For cancer therapy, dozens of new therapies enter clinical trials every year, but in the end, less than 4% of the drugs are approved by the FDA. Although there are many influencing factors for this result, the main problem is that we do not fully understand how or why a particular cancer responds to treatment. Therefore, it is currently impossible to combine the right drugs in the best way and match them with the right patients .
However, the emergence of artificial intelligence may be able to help us. Most machine learning models are “black boxes”. They do not need to understand or pay attention to the biological mechanism of predicting results in order to optimize prediction accuracy.
Recently, researchers from the University of California, San Diego School of Medicine stated that they have created a new artificial intelligence (AI) system called DrugCell , which makes it possible to match tumors with the best drug combination. With DrugCell, after inputting the data about the tumor, the system will return the most well-known drug, the biological pathway to control the drug response, and the best drug combination. Related research results were published on ” Cancer cell “.
Previously, researchers developed a Visible Neural Network (VNN) to simulate a simple eukaryotic cell-Saccharomyces cerevisiae. The system is able to accurately predict the impact of genetic mutations on cell growth responses, while identifying the most relevant molecular pathways driving these predictions.
On this basis, they created a VNN called “DrugCell” that can simulate the response of human cancer cells to therapeutic compounds. DrugCell combines the internal working principle of the model with the hierarchical structure of human cell biology, so that it can predict the response of any drug in any cancer and design an effective combination therapy.
The cellular drug response is a complex phenomenon that depends on biological and chemical factors . In order to capture these two determinants of drug response in an interpretable model, the researchers designed DrugCell as a neural network with two branches. The first branch is VNN , which is based on records in the human gene (GO) database. 2086 biological processes are modeled to simulate the hierarchical structure of molecular subsystems in human cells. Each of these subsystems ranges from those involved in small protein complexes (such as the b-catenin destruction complex) to larger signaling pathways (such as the MAPK signaling pathway) to those involved in overall cellular functions (such as glycolysis). The system is assigned a group of artificial neurons to represent the state of the subsystem. VNN uses a total of 12,516 neurons, which are distributed in six different layers.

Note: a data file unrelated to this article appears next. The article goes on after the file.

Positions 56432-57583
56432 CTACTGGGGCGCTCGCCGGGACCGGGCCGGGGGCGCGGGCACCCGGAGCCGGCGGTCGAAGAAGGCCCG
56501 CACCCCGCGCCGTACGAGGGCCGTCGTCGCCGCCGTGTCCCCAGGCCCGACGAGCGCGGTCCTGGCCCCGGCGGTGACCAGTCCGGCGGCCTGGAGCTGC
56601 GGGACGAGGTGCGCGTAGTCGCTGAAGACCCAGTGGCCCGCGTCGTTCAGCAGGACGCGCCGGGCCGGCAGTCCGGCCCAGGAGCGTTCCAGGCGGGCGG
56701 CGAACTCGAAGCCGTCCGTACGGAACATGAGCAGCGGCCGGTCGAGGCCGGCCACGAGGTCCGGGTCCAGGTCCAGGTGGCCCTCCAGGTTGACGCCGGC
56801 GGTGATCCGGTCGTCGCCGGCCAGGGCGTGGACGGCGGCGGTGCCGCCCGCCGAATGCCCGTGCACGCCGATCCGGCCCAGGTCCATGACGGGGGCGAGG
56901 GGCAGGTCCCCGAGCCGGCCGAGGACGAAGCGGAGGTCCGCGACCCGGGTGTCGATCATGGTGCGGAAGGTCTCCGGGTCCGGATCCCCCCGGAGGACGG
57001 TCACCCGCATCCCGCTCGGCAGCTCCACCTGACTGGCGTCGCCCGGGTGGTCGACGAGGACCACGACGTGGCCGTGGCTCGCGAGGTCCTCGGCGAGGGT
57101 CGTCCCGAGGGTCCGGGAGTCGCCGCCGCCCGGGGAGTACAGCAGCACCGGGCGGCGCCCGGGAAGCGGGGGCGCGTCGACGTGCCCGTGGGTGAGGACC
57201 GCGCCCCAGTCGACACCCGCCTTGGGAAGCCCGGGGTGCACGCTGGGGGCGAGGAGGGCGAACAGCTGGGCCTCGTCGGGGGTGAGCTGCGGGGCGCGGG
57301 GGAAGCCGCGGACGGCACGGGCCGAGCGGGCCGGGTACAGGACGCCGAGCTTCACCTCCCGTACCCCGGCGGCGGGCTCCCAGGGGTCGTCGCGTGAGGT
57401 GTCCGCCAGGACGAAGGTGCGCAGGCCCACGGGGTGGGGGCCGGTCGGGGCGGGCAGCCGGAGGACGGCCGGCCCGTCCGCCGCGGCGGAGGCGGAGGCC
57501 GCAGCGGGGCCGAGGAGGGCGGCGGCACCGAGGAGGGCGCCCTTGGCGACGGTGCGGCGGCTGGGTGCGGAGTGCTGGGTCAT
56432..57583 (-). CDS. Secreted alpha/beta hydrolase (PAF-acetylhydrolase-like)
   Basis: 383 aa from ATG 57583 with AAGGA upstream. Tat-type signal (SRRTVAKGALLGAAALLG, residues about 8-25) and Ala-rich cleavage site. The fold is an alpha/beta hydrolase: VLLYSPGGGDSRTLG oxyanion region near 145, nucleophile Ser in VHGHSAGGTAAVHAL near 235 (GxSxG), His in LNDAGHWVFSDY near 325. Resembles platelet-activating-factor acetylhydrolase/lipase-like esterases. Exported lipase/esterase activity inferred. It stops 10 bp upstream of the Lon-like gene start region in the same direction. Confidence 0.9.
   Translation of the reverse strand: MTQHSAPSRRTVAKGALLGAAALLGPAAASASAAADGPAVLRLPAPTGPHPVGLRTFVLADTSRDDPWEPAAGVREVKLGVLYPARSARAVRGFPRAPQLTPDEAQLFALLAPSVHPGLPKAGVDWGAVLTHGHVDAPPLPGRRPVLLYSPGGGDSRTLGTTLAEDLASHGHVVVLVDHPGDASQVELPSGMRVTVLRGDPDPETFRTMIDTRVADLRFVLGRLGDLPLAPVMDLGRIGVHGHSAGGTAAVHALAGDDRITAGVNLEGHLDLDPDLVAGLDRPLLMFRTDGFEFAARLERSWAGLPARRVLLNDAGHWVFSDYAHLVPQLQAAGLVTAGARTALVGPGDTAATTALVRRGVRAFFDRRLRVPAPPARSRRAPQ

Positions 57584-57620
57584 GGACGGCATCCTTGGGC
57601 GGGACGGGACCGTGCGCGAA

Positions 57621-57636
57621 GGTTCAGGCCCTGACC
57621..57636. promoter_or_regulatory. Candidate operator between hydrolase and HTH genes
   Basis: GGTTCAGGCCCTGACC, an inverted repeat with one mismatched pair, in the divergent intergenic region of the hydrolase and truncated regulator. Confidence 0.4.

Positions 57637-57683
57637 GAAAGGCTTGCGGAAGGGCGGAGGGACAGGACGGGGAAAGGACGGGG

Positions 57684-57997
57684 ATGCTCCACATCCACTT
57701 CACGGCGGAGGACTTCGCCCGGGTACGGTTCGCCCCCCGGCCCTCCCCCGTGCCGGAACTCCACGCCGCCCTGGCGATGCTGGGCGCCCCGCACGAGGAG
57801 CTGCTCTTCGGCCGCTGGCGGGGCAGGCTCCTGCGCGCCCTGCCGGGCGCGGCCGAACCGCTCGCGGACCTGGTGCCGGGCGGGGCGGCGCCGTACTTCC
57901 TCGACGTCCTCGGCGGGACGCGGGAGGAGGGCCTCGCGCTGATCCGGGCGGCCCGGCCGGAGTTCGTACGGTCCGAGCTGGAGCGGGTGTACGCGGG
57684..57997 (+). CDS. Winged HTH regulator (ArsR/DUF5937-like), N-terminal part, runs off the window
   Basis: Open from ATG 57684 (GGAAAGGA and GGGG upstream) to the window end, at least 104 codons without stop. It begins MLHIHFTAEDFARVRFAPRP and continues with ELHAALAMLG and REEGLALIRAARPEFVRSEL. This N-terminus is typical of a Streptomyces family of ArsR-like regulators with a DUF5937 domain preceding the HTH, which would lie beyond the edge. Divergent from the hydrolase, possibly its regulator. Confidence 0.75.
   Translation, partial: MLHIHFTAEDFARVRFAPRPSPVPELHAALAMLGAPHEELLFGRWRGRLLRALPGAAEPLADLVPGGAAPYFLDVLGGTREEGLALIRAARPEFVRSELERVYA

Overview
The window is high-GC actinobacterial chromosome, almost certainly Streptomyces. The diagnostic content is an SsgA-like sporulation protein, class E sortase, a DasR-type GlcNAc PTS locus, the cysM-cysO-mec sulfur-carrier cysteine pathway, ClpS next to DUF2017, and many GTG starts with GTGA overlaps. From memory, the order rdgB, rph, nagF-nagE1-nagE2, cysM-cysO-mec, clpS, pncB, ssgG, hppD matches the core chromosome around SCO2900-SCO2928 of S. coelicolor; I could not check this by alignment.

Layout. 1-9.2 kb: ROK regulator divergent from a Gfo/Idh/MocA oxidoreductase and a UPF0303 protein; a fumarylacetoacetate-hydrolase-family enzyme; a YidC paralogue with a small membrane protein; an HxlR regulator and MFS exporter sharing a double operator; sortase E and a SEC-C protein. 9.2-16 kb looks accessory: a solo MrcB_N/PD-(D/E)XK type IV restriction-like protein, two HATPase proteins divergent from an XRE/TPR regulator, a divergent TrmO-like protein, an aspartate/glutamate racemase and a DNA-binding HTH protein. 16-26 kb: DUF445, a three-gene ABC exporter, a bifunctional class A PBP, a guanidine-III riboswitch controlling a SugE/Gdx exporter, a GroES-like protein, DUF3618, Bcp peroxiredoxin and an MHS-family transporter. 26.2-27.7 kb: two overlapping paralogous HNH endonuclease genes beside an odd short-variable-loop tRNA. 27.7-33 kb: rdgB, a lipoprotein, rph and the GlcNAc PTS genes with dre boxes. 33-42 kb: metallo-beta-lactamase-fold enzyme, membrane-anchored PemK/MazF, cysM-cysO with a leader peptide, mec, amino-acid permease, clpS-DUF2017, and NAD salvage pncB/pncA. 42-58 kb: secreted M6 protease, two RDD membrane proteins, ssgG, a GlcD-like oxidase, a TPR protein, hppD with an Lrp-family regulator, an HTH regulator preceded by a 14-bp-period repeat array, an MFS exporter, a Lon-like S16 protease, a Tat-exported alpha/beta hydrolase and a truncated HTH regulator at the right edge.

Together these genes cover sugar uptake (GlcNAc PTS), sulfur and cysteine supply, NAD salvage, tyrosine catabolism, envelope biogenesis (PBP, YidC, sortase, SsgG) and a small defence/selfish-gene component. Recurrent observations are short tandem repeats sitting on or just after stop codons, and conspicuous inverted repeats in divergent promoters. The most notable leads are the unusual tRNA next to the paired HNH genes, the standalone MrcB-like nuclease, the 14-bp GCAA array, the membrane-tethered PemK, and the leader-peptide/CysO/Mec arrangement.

The second branch of DrugCell is the traditional artificial neural network (ANN) , in which the Morgan fingerprint of the drug is embedded, which is the standard vector representation of the chemical structure. The output of the two branches in this model (VNN embedded in cell genotype and ANN embedded in drug structure) are merged into a single layer of neurons, and then integrated to produce a given genotype in response to a specific treatment. In addition, the model was trained on the response of 1,235 tumor cell lines to 684 drugs.
The results show that DrugCell can accurately predict the response of cell lines to treatment (the total accuracy of all cell line-drug pairs is: spearman correlation coefficient=0.80). In addition, the predicted combination improves the progression-free survival in patient-derived xenograft tumor models , and can stratify the clinical outcome of ER-positive breast cancer patients .
All researched (cell lines, drugs) are aligned to predict and actual drug response
Joint guided treatment of patient-derived xenograft tumors
DrugCell has received training on the response of more than 1,200 tumor cell lines to nearly 700 FDA-approved drugs and experimental therapeutic drugs, and there are more than 500,000 cell lines/drug pairs in total.
First author Kuenzi said: “We are surprised by the ability of DrugCell to transform from laboratory cell lines into mouse and patient tumors and clinical trial data. But our ultimate goal is to get DrugCell into the clinic for the benefit of patients. Therefore, There is still much work to be done.”
The researchers also emphasized that although 1200 cell lines is a good start, it does not represent the complete heterogeneity of cancer . The research team is now adding more single-cell data and experimenting with different drug structures. They also hope to cooperate with existing clinical research to embed DrugCell into diagnostic tools and conduct prospective testing on it in reality.